Wasting food seems to be an appropriate concern if there ever was one. After all, if people are hungry and food costs money, throwing away food or not eating food would appear to be unnecessary at best. At worst, food waste is a “stick-it-in-your-face” aspect of Capitalist contempt for the rest of the world. Never mind for the time being that a not insignificant portion of the hunger in the world ironically comes from food being wasted by the hungry countries themselves. But let’s not be persuaded by history and evidence – we are in a higher education institution after all.
For example, if I am at a restaurant and do not finish the large meal that I ordered, people would consider that wasteful. If I purchase so much food that I end up using some of it as a yard game (such as exploding burritos with baseball bats) then people are likely to consider that wasteful. Food seems, at least to some people, to have “appropriate” uses — the corn we stick into gas tanks notwithstanding.
We addressed these and other arguments before (I’ll post a list of these below). But suppose we grant that these are legitimate concerns. And suppose we grant that the production of waste has no insurance aspects whatsoever. This still does take a pretty narrow view of the problem of food waste. Remember how food is produced and distributed. It is produced and distributed by trading off other goods for more food. In other words, when I decide to buy the 16 ounce porterhouse instead of the 9 ounce, I am actually saying that I prefer the extra 7 ounces of steak to the $7.00 that I would have spent on two rolls of hockey tape. In this sense, food and hockey tape are the same thing.
I’ve seen people who seem to have an affinity for collecting hockey tape. At worst people might find such a thing quirky. At best, folks may even admire the effort required to compile 100s of different rolls of hockey tape. But how come I rarely (ever?) hear people scold these folks, “you know, children are starving in Africa!”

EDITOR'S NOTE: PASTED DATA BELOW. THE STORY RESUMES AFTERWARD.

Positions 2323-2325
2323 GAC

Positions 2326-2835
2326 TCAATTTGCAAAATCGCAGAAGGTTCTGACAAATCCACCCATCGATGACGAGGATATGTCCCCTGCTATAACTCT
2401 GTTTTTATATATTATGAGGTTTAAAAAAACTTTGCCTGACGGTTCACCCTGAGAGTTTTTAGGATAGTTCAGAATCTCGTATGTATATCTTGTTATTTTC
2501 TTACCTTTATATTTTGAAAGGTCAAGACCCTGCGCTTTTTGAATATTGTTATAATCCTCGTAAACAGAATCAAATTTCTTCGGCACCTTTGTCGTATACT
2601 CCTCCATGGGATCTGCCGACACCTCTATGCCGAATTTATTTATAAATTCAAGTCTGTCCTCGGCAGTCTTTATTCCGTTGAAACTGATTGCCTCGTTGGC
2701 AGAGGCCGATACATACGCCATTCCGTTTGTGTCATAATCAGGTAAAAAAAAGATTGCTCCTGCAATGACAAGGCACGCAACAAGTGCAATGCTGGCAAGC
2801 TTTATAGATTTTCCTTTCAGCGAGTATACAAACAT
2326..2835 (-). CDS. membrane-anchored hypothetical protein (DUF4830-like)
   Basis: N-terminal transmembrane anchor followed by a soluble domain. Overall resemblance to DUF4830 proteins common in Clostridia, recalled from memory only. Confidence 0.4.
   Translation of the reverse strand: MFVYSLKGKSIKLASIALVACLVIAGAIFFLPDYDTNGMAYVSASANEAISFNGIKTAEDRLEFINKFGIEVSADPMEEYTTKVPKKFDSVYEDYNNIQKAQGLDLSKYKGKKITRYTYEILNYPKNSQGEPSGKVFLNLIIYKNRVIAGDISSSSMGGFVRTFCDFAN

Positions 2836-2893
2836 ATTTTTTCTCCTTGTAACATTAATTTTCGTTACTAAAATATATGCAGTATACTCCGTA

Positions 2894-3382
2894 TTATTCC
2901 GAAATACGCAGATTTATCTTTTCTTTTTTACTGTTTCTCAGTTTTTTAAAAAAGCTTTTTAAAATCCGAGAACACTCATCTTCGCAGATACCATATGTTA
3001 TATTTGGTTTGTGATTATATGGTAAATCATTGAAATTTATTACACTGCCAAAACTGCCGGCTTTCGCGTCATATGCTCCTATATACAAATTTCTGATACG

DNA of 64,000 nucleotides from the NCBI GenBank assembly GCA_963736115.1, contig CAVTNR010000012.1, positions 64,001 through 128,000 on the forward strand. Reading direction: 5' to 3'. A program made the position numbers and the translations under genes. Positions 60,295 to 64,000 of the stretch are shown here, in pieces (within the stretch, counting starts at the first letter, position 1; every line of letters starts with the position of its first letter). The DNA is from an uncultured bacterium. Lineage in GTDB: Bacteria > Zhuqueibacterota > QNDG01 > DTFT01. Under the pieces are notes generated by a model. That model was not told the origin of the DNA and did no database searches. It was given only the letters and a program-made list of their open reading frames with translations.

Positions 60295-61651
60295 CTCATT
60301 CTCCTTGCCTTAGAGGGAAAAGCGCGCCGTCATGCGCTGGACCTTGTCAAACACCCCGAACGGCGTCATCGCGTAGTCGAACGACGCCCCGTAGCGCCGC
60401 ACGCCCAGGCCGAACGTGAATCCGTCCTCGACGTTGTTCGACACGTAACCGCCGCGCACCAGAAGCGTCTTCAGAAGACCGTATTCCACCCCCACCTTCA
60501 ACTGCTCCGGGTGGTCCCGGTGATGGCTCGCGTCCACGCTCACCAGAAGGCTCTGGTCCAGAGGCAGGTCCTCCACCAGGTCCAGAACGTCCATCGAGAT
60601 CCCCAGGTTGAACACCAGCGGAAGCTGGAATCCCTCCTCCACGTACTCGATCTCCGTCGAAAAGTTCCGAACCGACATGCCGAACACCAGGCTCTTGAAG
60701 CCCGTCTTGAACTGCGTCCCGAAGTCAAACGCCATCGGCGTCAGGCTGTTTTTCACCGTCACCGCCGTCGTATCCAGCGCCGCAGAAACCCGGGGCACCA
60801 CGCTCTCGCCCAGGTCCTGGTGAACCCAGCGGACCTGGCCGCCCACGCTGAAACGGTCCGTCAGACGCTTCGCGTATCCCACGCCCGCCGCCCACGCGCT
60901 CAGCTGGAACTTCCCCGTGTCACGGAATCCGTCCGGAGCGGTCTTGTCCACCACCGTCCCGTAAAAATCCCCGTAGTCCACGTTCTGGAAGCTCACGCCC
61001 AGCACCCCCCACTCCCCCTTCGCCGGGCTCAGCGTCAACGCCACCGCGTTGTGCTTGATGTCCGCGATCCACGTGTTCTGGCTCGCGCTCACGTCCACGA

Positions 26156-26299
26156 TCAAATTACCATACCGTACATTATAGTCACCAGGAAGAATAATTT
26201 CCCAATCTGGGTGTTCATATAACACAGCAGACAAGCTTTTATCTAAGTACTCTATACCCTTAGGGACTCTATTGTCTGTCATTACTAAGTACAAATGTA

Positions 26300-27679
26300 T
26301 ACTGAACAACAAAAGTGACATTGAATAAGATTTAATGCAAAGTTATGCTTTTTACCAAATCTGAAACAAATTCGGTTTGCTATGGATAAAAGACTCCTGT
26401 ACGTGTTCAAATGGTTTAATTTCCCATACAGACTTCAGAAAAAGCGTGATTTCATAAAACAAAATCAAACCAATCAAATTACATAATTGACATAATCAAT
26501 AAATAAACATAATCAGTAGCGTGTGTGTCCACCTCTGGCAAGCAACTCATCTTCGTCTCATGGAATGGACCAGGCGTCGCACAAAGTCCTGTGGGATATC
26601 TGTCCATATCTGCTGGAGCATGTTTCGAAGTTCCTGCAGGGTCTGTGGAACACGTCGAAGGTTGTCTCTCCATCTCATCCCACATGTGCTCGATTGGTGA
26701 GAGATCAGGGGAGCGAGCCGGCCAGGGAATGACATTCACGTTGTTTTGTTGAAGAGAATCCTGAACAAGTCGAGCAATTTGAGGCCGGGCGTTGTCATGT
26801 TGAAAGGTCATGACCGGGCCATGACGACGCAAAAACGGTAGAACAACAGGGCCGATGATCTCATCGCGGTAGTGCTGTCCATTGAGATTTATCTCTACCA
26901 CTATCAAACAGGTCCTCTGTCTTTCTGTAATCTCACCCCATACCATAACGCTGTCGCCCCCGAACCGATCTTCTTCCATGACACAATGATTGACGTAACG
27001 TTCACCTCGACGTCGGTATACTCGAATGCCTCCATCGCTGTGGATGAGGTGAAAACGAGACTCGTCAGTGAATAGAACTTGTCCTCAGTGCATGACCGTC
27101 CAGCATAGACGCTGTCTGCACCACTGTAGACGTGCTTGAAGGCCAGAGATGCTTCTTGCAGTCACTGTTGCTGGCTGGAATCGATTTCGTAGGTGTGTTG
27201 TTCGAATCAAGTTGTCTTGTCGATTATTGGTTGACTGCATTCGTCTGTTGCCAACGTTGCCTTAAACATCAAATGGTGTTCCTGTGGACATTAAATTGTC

But of course to be consistent it would seem to me that they should. You see, folks who scold you for “wasting food” are simply elevating their preference for food as a value more important than any other. And this has to be the case otherwise every single thing you spend your resources on other than food means that you could have been purchasing food (and presumably sending it to the poor, or purchasing directly for them). The guy collecting hockey tape is not so much quirky as really a mass murderer. He, by definition, is responsible for the death of several people each year around the world. Surely the use of resources on hockey tape could have been put to use growing, distributing and consuming more food. Yet we consume hockey tape blissfully while people go starving around the world.
Just because in the case of me tossing uneaten burritos into the trash, or playing baseball with a burrito, or feeding burritos to animals seems to be a visible “waste” of a burrito (as if it mattered), does not make that any more of a “waste” of burritos and food than spending resources on anything else. This is in fact the core lesson of economics applied to food waste. In fact, this is the “virtue” of economics. It is that it takes the “unseen,” the forgotten man so to speak, out of the shadows and into our consciousness. It is a study that requires an understanding of others so that we may understand ourselves.
What should you do with this information? I have no idea. I certainly don’t want you to become the anti-food-Nazi Nazi!
For the benefit of readers, here is a quick assemblage of some of the previous posts here on waste and on recycling (there are others):
- Is some waste actually “productive?” Can waste actually save resources?
- Does tossing out your food, and taking too much from the cafeteria really take food out of the stomachs of the poor and needy?
- What might “waste” possibly mean?
- Is it inefficient to ship waste?
- If markets produce waste, does that mean all other settings don’t?
- Measuring the success of a program by measuring inputs
- Does recycling always save resources?
- Recycling as predatory pricing
UPDATE: I just ran into this piece on Tree Hugger about how much turkey we “waste” on Thanksgiving.